Sport Friday, November 4th Words by: Adam Knight, pictures by: Steve Niblett, Sirdic Grant, Westfields FC

The Ghanaian player writing a new chapter in Herefordshire's football history

Sport Friday, November 4th

The Ghanaian player writing a new chapter in Herefordshire's football history

His drive cut the Wembley air. It was the kind of pure hit that somehow stretches time and in those warped moments allows a city’s collective heart to skip a beat.

Sirdic Grant watched as his shot - a shot he thought was in – rattle the crossbar, and history, then a summer followed.

Now, 19 weeks later, the circus is coming to Hereford.

The Football Focus trucks are loaded and ready. Come Saturday, their cameras will be trained as much on the mechanics and mud of the FA Cup’s lowest-ranked team as they will on Trevor Sinclair’s well-powdered head.

Grant will be there once again, having swapped the white of Hereford FC for the blue and maroon of Westfields. If it’s rare to have the opportunity to write footballing history in November, then it’s rarer still to have the opportunity to forever change the first page of a club’s biography.

“It’s history for Westfields,” Grant said of this cup run. “And for all the players who play in it.”

He should know. The soft-spoken Ghanaian could easily have uttered the same thing in May, standing in the shadow of the Wembley’s towering stands, about Hereford FC.


The Great Sporting History book, when it’s written, will be littered with good players achieving great things. Among their number is a select group who have done so on multiple occasions. And within that group is a ragtag handful of starcrossed athletes who, by some wild twist of fortune, have had a golden career thrust upon them in spite of their own relative mediocrity.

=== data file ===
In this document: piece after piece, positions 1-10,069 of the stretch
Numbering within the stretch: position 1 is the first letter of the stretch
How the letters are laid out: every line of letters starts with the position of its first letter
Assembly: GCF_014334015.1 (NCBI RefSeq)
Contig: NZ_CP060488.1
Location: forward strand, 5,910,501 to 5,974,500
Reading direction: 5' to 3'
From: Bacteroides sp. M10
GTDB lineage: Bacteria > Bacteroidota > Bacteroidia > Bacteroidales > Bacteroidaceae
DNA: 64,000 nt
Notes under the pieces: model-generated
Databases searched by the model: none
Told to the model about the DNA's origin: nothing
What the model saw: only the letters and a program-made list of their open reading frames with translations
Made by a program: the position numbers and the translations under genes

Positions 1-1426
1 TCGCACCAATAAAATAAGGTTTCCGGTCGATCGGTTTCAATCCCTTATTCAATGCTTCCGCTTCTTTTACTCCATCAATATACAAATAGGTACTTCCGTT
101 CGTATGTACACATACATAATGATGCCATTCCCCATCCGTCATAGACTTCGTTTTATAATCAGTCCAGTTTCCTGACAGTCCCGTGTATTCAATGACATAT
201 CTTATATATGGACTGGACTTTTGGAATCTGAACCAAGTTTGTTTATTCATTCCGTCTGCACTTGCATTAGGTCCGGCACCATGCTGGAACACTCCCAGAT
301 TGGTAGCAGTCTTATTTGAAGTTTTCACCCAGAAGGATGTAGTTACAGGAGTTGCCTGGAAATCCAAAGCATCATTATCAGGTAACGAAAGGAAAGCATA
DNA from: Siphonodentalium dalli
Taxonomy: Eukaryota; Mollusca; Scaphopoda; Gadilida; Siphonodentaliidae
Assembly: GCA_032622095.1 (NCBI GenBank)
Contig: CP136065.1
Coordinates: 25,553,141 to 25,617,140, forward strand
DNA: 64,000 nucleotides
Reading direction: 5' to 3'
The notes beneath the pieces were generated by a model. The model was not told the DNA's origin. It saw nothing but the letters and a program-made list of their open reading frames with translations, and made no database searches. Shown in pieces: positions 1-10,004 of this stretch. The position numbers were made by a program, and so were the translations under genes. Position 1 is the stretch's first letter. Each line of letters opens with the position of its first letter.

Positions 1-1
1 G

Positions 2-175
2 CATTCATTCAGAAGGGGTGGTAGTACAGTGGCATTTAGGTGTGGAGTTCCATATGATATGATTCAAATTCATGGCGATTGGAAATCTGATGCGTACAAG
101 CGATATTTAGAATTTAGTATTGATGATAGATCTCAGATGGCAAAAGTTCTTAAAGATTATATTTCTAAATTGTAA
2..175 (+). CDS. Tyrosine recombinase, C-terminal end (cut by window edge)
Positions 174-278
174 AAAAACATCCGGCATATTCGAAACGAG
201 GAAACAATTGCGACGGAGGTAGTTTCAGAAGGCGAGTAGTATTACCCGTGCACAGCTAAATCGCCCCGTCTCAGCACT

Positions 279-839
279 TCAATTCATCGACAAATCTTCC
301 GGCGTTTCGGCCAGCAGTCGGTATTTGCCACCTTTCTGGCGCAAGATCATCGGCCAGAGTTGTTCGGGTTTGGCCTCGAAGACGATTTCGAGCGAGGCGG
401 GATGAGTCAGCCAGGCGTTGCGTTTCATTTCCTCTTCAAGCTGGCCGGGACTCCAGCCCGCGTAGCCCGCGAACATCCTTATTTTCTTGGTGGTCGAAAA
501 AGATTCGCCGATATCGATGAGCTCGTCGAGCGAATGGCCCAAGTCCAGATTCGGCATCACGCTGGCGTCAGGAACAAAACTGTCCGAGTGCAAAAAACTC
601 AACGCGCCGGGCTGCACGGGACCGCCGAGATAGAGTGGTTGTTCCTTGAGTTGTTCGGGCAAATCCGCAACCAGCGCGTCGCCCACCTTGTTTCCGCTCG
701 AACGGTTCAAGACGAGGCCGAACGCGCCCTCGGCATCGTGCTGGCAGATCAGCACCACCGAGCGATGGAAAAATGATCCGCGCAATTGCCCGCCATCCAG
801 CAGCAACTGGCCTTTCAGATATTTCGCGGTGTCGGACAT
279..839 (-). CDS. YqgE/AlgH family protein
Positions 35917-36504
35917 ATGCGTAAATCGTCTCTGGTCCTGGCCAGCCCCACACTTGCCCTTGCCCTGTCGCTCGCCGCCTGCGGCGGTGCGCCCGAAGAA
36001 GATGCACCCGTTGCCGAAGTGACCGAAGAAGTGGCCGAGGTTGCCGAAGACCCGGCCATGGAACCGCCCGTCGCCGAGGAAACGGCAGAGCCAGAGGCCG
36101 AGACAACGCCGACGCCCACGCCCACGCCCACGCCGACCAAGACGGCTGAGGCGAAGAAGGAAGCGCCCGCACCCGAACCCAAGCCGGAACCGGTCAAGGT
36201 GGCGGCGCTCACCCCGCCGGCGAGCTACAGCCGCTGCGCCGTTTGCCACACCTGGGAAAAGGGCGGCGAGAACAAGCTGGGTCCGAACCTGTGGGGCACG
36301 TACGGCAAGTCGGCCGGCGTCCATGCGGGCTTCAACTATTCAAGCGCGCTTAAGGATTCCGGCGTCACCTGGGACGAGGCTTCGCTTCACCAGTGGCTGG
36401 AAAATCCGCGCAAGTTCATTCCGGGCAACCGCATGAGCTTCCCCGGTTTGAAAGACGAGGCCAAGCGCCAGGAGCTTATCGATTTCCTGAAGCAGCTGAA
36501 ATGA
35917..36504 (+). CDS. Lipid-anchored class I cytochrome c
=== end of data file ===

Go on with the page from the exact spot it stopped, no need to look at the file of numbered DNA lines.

In basketball’s modern era, no player – not Jordan, nor LeBron, nor any other so good they are now known by a single name – has won more NBA championships than Robert Horry. Big Shot Rob won seven rings, with three different sides, while never so much as sniffing a spot on the All-Star team himself.

Even on this side of the water, we live in a world where Franco Di Santo has more FA Cup winners’ medals (2 – Chelsea, Wigan) than Wayne Rooney.

And as interesting and endearing as these anomalies are – both as stories and as quiz-fodder-  among the best narratives to be written in to that Great Sporting History Book, feature players who, through force of their talent or force of their will, have dragged their teams to the pinnacle time and again.

In Sirdic Grant, Herefordshire has a little of both, but, it feels, far more of the latter.

Hereford’s relationship with FA competitions is ingrained as deeply in to the county’s psyche as its taste for cider (and blatant refusal to pronounce consonants at the start of words).

And yet Grant, 7,500 miles from Accra, has been front and centre for two of the biggest moments not to involve rockets or Radfords.

Stranger still, those two moments have come with two different clubs, just six months apart.

Having starred in Hereford FC’s improbable run to Wembley and the FA Vase Final - less than a year after the club rose from the embers of Radford’s own Hereford United, Grant now prepares for the biggest game ever to be played at allpay Park, when ‘Fields take on Curzon Ashton in the FA Cup’s First Round Proper.

If fortune or fate played a role in landing Big Shot Rob alongside two of his generation’s transcendental superstars in Kobe Bryant and Tim Duncan, then Lady Luck must also take some credit in landing the prodigiously-talented Ghanaian on the books, and in front of the fans, of Hereford’s two top clubs.

While the drive from Accra’s suburbs to Hereford would take you more than five days, and the walk from Edgar Street to Westfields less than five minutes, both journeys taken by Grant has been of a longer and more winding variety.